Re: TLS termination by Fly: Can we expect it to send over URI it terminated non-HTTP TLS for (useful in case of certs issued for wildcard domains)? If so, how would it to do so? I see some bits about support for HAProxy’s PROXY protocol in the docs but that isn’t helpful for our use-case, if it only contains ip/ports. Public Networking

The hyphen means “STDIN until EOF”, a pipe or redirection sets the source and the hyphen instructs where to place it.

	echo "long text..." | flyctl secrets set LONG_TEXT=-
	flyctl secrets set FROM_A_FILE=- < file.txt

Where can I report a bug for fly secrets import?

If it isn’t a security vulnerability, then I guess on GitHub? See: `flyctl secrets import` should be able to ignore comments · Issue #575 · superfly/flyctl · GitHub


Thanks @ignoramous !

Setting secrets, and general configs, via files makes it much easier to migrate applications from Kubernetes environments also (what I had asked about here: What's the recommended way to load config is via a volume?), where an application is receiving secrets and config injection as files rather than environment variables.

A few years ago I used custom built deployment system that was limited to base64 encoding secrets as well, and there was no end to the problems that arose, such as people forgetting which secrets were base64 encoded, accidentally double base64ing, forgetting to unwrap on the other side, or oddities happening just like the issue @pier opened in `fly secrets import`should take into account values between double quotes · Issue #589 · superfly/flyctl · GitHub with quotes being included or not.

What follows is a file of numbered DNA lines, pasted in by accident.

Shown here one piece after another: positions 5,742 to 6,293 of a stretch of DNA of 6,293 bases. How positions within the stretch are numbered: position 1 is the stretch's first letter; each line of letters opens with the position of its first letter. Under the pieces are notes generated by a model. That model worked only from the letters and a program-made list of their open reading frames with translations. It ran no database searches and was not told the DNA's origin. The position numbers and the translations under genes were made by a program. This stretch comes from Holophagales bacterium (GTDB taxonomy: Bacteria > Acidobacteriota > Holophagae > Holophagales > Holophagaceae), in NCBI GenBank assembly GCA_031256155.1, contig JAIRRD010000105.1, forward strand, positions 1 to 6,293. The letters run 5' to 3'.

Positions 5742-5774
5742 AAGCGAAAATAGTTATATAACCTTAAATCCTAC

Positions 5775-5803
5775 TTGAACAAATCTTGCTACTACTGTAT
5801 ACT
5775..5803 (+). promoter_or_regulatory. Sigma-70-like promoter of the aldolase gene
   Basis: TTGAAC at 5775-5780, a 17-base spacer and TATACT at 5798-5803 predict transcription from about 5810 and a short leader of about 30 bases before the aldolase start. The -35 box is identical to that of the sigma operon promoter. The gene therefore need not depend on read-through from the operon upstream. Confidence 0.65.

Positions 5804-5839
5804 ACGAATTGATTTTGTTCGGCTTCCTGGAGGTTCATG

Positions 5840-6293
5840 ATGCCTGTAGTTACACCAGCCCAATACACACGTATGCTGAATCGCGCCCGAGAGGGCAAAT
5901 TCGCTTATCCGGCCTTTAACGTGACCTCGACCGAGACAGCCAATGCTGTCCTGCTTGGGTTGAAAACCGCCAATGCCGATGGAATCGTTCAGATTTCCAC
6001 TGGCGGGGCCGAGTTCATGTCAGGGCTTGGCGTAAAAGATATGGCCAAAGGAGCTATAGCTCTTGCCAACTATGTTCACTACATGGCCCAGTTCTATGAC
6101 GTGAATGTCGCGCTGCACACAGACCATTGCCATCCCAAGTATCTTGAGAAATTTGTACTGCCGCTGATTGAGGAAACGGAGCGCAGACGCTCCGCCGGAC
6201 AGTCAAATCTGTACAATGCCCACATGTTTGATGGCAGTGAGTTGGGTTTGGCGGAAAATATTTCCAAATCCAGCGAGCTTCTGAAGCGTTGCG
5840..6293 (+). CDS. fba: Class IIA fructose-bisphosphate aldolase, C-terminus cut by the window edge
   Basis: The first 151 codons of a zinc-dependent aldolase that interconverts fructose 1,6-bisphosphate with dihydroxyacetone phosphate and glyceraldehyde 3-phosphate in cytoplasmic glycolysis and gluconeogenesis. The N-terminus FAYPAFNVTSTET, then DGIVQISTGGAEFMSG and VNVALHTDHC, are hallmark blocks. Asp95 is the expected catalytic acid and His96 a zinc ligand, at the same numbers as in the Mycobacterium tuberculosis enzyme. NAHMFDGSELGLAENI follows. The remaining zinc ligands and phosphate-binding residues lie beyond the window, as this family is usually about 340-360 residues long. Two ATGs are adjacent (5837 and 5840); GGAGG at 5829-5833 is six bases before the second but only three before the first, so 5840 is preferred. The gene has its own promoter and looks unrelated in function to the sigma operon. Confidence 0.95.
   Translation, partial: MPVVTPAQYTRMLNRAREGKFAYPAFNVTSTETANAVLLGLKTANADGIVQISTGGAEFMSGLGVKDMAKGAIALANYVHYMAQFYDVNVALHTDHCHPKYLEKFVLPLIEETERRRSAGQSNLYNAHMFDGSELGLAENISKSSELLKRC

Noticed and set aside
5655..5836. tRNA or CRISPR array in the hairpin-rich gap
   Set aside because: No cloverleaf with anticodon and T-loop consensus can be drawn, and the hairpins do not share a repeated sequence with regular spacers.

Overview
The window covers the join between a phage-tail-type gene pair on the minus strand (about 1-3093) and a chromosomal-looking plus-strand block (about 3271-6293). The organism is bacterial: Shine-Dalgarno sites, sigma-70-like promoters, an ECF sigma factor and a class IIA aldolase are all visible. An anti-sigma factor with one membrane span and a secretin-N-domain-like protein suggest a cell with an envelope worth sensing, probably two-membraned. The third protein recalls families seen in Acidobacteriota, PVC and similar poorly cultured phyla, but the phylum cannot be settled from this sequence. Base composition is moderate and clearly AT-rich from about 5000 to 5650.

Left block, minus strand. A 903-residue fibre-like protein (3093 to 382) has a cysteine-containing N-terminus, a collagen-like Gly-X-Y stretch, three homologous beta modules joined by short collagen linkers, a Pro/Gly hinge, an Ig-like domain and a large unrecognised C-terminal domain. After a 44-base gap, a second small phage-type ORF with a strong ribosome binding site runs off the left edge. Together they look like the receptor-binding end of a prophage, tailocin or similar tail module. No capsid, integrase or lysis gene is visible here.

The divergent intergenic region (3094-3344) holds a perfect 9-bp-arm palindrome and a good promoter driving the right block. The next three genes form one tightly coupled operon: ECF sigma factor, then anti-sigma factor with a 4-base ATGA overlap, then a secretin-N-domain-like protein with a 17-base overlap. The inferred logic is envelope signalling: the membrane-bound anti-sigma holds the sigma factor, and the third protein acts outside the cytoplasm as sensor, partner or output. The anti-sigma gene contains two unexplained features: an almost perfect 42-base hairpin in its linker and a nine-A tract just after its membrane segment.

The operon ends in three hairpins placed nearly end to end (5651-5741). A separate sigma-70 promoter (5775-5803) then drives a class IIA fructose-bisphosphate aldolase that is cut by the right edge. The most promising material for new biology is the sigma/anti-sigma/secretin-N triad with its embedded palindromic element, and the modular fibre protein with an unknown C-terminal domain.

First class support for being able to set secrets as files and those files be tmpfs/shm securely mounted would be awesome in avoiding these mistakes and problems :grinning_face_with_smiling_eyes:


Not rocket-science but, noting the base64 / from_a_file trick down here for anyone else in the same boat as us:

# key/cer are typical outputs from clients like
# encode with newlines removed
base64 -w0 /path/to/key > /out/to/key
base64 -w0 /path/to/cer > /out/to/cer
# import secrets into a fly app (this triggers a redeployment)
fly secrets set TLS_KEY=- < /out/to/key -a <app-name>
fly secrets set TLS_CER=- < /out/to/cer -a <app-name>
// in your app, decode the secrets as standard base64
key := base64.RawStdEncoding.DecodeString(os.Getenv("TLS_KEY"))
cer := base64.RawStdEncoding.DecodeString(os.Getenv("TLS_CER"))
# if in a single file
B64NOWRAP_KEY="$(base64 -w0 /path/to/key)"
B64NOWRAP_CRT="$(base64 -w0 /path/to/cer)"

FLY_TMP="$(mktemp -d)"

fly secrets set TLS_KEYCER=- < FLY_DOTENV -a <app-name>
// decode the secrets as standard base64, then split against new-line char
envkeycer := base64.RawStdEncoding.DecodeString(os.Getenv("TLS_KEYCER"))

Hi all, found this issue when I started looking at

I need bunch of certificates, config files (containing secrets) etc. to show up in my containers. Since Fly only allows secrets in env vars and I did not want to manually encode, decode everything etc., I wrote a simple tool to take care of this:

It is very simple and minimal, but hope you find it useful:)